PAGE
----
Far over hill, and vale, and wood,
That knightly pair proceed.

What torrent now with dashing foam
Roars loud before them so
"Fear not, my love," the Stolberg said,
"This stream full well I know."

The gallant roan makes head, his feet
Approve the flood with care,
Then dashes, neighing, through, as if
A tiny brook it were.

Now come they to the castle wet,
Yet wrapt in heavenly bliss;
Let them describe who such have felt,
The intensity of this.

Now, sate they at the early meal;
The cup careered about ...
But entering soon--"Up noble Count!
The Mansfield!" cried a scout.

The bride and sister fearfully
Their hair in sorrow tore;
The Count already had to horse,
And his full armour wore.

Forth went he out to meet the strife.
And called to Mansfield loud,
"In vain your anger is, for she
My wife is, wed and vow'd.

And am I not of noble stem,
Whose fame is bruited wide,
Who princes to our nation gave,
E'en in the heathen tide?"

With lance in rest, upon him springs
That uncle bad and old,
His people follow--but the knight
Awaits him calm and bold.

And draws his sword. As Mansfield nears,
His fury stoppage found--
He lays about, and cleaves his scull,
And smites him to the ground.

The rest disperse, and Stolberg hastes
Into the house again,
And him throughout the long sweet night
Her gentle arms enchain.

* * * * *


(_From the "Noctes" of Blackwood._)

_Shepherd_.--I look to the mountains, Mr. North, and stern they staun'
in a glorious gloom, for the sun is strugglin' wi' a thunder-cloud, and
facing him a faint but fast-brightenin' rainbow. The ancient spirit o'
Scotland comes on me frae the sky; and the sowl within me reswears in
silence the oath o' the Covenant. There they are--the Covenanters a'
gather'd thegither, no in fear and tremblin', but wi' Bibles in their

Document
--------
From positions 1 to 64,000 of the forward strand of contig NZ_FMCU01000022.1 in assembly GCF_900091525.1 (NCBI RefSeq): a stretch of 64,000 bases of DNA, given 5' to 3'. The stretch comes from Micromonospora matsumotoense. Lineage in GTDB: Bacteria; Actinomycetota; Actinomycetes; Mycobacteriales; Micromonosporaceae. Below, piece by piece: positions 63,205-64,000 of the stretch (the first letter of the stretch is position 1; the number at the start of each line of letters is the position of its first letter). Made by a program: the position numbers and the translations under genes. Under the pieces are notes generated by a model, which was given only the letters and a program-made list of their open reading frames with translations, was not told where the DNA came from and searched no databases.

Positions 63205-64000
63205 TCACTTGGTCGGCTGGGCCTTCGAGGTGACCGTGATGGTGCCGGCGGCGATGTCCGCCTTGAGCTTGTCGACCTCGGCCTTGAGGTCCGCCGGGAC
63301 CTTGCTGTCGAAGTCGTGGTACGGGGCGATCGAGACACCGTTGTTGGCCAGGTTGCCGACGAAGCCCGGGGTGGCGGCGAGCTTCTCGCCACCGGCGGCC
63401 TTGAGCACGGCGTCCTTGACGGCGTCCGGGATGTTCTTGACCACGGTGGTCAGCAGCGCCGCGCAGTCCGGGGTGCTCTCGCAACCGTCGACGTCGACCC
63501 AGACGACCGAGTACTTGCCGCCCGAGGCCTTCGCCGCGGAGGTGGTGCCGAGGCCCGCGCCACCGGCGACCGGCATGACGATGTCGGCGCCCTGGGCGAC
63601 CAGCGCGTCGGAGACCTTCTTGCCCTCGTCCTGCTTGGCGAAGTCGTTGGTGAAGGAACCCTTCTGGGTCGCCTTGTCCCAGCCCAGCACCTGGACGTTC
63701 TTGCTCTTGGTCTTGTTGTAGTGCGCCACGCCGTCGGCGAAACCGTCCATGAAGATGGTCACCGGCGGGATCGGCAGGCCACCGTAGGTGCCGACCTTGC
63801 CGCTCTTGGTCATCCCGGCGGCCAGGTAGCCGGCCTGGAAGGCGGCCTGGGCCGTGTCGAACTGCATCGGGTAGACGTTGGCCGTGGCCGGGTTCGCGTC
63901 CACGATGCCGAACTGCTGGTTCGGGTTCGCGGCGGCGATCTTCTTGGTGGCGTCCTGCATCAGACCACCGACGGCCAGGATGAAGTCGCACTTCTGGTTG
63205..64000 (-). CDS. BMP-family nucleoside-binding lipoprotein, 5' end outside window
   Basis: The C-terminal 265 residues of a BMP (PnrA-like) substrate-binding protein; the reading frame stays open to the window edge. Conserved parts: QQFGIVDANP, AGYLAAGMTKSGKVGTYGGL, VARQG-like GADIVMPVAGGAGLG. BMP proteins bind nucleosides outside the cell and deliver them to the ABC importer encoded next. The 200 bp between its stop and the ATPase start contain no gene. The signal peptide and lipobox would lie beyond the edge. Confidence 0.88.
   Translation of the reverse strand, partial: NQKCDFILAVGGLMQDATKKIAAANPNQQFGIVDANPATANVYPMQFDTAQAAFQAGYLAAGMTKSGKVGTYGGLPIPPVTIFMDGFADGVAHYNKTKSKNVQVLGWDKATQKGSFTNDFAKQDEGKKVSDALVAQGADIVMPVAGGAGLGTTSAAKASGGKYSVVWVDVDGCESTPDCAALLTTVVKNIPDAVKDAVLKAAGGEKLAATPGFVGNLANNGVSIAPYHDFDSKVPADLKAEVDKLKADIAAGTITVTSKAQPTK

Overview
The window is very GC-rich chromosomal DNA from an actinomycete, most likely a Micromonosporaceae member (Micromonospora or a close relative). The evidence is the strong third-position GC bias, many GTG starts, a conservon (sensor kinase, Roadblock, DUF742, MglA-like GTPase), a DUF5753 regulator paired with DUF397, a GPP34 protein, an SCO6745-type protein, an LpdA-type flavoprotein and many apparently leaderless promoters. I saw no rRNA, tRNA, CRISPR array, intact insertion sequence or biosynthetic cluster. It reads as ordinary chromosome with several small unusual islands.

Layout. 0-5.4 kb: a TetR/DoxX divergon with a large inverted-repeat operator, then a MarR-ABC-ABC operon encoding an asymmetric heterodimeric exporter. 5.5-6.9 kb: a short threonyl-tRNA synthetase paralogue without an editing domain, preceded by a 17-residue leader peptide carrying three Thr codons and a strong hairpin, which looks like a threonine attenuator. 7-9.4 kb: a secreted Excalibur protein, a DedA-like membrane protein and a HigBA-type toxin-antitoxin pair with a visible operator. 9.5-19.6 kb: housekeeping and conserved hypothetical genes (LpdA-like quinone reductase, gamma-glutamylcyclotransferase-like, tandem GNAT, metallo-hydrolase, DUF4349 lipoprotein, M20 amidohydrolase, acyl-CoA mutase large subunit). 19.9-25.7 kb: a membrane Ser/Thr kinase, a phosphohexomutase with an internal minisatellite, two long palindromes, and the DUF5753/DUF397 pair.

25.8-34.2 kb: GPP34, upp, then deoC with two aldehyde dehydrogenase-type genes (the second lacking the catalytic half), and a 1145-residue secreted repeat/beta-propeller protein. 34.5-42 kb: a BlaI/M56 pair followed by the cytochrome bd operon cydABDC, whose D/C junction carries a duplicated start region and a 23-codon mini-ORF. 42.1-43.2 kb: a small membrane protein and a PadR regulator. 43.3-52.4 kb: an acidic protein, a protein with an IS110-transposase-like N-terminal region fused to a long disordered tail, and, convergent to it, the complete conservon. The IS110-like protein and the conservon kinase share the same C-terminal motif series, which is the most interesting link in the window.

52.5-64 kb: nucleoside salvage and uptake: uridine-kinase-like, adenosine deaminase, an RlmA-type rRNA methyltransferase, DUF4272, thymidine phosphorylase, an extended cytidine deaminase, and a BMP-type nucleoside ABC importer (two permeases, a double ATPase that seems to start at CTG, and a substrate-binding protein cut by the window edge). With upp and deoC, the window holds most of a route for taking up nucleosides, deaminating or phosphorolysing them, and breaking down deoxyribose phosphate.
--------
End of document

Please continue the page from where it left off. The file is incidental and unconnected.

bosoms, and swords by their sides, in a glen deep as the sea, and still
as death, but for the soun' o' a stream and the cry o' an eagle. "Let us
sing, to the praise and glory o' God, the hundred psalm," quoth a loud
clear voice, though it be the voice o' an auld man; and up to Heaven
hands he his strang wither'd hauns, and in the gracious wunds o' heaven
are flying abroad his gray hairs', or say rather, white as the silver or
the snaw.

_North_.--Oh, for Wilkie!

_Shepherd_.--The eagle and the stream are silent, and the heavens and
the earth are brocht close thegither by that triumphin' psalm. Ay, the
clouds cease their sailing and lie still; the mountains bow their heads;
and the crags, do they not seem to listen, as in that remote place the
hour o' the delighted day is filled with a holy hymn to the Lord God o'

_North_.--My dear Shepherd!

_Shepherd_.--Oh! if there should be sittin' there--even in that
congregation on which, like God's own eye, looketh down the meridian
sun, now shinin' in the blue region--an Apostate!

_North_.--The thought is terrible.

_Shepherd_.--But na, na, na! See that bonny blue-e'ed, rosy-cheek'd,
gowden-haired lassie,--only a thought paler than usual, sweet lily that
she is,--half sittin' half lyin' on the greensward, as she leans on the
knee o' her stalwart grand-father--for the sermon's begun, and all eyes
are fastened on the preacher--look at her till your heart melts, as if
she were your ain, and God had given you that beautifu' wee image o' her
sainted mother, and tell me if you think that a' the tortures that
cruelty could devise to inflict, would ever ring frae thae sweet